IDAHO FALLS, Idaho (KIFI)- Behind the Vietnam Veterans Memorial in Freeman Park stands 1000 flags each representing a fallen hero who gave the ultimate sacrifice. The field has stood in the park every Memorial Day weekend for the past eleven years.
And for members of the Idaho Falls exchange club it's a chance to give back. "I wasn't a member of the armed forces. So, getting involved with the Exchange Club that has a mission in Americanism and helping veterans is, my way of giving back. And we have about 40 club members that feel the same way," said JR Reseigh project chairman for the Field of Honor.
Reseigh adds that for him seeing people visit the field and sharing stories makes it worth it. "The stories that are told by the veterans and their families. We had a veteran here yesterday who told a story of his grandfather that they just buried this year who had received two Purple Hearts in the conflicts that he served in. And they just get very emotional about it. It's amazing."
The field is opened each day with a Flag Ceremony, reciting of the Pledge of Allegiance and singing of the National Anthem. A opening prayer is then read.
The field is leaving its mark on those who come by for a visit.
"Never forget these people and what they're allowed to these people are allowed to wake up every day and have the freedom that they have and just know that it wasn't free and that people have, you know, gave their lives for this. And continue to wake up every day and serve their country. Now, we weren't drafted. We all chose to do this. So just knowing that," said Private First Class Eliajh Johnson who's Active Duty Army.
Johnson adds that seeing the field is a reminder for why he joined. "It just keeps reminding me of what I'm doing and just wake up and just be grateful that I'm allowed to do what I do. And these people behind me, unfortunately, they fought for this country. And, you know, I just wake up every day and just remember that. And yeah, this just reminds me of that."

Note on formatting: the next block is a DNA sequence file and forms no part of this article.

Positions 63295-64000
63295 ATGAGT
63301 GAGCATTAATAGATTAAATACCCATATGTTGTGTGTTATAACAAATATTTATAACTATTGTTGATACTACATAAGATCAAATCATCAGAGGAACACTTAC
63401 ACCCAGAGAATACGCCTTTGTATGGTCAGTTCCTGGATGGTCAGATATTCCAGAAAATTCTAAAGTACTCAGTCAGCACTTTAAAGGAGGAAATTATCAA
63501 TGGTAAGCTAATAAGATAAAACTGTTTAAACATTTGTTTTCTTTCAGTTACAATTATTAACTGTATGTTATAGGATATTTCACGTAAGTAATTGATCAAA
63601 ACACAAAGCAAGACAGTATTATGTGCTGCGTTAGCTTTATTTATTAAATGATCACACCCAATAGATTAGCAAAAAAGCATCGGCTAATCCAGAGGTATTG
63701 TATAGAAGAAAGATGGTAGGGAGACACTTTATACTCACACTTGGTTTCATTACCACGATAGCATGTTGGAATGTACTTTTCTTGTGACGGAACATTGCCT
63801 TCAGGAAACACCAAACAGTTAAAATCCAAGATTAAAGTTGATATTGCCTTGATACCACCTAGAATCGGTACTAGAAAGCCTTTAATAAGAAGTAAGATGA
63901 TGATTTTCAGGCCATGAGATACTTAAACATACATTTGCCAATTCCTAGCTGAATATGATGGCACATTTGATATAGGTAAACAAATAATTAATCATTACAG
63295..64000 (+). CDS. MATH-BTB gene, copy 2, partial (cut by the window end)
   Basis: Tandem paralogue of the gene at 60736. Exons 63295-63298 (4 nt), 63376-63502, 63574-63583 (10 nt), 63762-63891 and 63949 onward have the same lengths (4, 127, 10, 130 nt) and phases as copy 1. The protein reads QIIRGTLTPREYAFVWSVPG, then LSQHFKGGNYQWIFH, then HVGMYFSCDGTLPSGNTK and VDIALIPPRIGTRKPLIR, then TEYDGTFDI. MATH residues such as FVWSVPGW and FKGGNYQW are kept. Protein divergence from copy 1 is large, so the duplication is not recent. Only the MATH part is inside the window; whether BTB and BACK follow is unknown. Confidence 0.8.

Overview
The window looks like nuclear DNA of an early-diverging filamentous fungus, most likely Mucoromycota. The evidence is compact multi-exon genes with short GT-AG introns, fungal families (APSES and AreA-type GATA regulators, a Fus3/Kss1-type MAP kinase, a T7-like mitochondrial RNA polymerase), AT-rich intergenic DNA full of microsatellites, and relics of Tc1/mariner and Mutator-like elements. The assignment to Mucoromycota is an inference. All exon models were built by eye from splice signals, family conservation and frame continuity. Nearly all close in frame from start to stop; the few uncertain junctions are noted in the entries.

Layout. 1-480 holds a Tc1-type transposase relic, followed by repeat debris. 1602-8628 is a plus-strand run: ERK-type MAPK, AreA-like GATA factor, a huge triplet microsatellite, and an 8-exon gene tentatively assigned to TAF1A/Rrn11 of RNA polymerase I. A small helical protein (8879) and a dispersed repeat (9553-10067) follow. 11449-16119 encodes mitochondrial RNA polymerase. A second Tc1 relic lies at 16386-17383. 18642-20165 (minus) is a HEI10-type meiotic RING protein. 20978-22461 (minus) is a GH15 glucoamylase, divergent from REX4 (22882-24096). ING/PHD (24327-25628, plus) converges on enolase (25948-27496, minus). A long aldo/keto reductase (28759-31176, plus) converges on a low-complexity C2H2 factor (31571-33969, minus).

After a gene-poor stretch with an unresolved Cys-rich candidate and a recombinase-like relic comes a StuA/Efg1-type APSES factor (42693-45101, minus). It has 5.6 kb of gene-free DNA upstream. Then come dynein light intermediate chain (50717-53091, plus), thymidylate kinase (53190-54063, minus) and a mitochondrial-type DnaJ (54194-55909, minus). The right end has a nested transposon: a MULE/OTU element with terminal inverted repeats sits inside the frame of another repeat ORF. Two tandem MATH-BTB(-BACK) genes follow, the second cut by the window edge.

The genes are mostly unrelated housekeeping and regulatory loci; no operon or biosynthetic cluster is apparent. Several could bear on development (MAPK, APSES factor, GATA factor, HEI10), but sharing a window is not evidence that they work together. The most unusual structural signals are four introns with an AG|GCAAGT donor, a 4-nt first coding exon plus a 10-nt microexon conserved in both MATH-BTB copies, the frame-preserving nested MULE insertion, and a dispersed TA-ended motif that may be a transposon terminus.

For Alex Taylor who came to the field with his family he finds the field to have a bit of a personal connection as he thinks of family who are currently serving and who have served. "they're the initial people I think of. And then you just think of all the people who have been here for us. It's and fought for us. Like, it's really cool to see, like just this amount of flags, just kind of shows, like the amount of people that will go out and fight for us. And it's really cool to see, really inspiring," Taylor said.
Shayla Keels came to the field with her family and thought of her husband serving overseas. "My husband is actually deployed right now. And so were you just waiting for him to come home in August."
She adds that having a personal connection to the military changed the weekend's meaning for her. "Oh, we just are more aware of it. I guess We're more aware of the holiday and we're happy to celebrate and celebrate not only him, but everybody else, too."
Keels says the flags remind her of those who don't make it back. "We just love looking at the flags and remembering those who have passed on in service of their country."
Others come to the field and think of family now gone. "My dad was in the Navy, and I miss him," said Richard Hall.
The field will continue to be up until Monday at 4 p.m. Opening ceremonies take place at 10 a.m.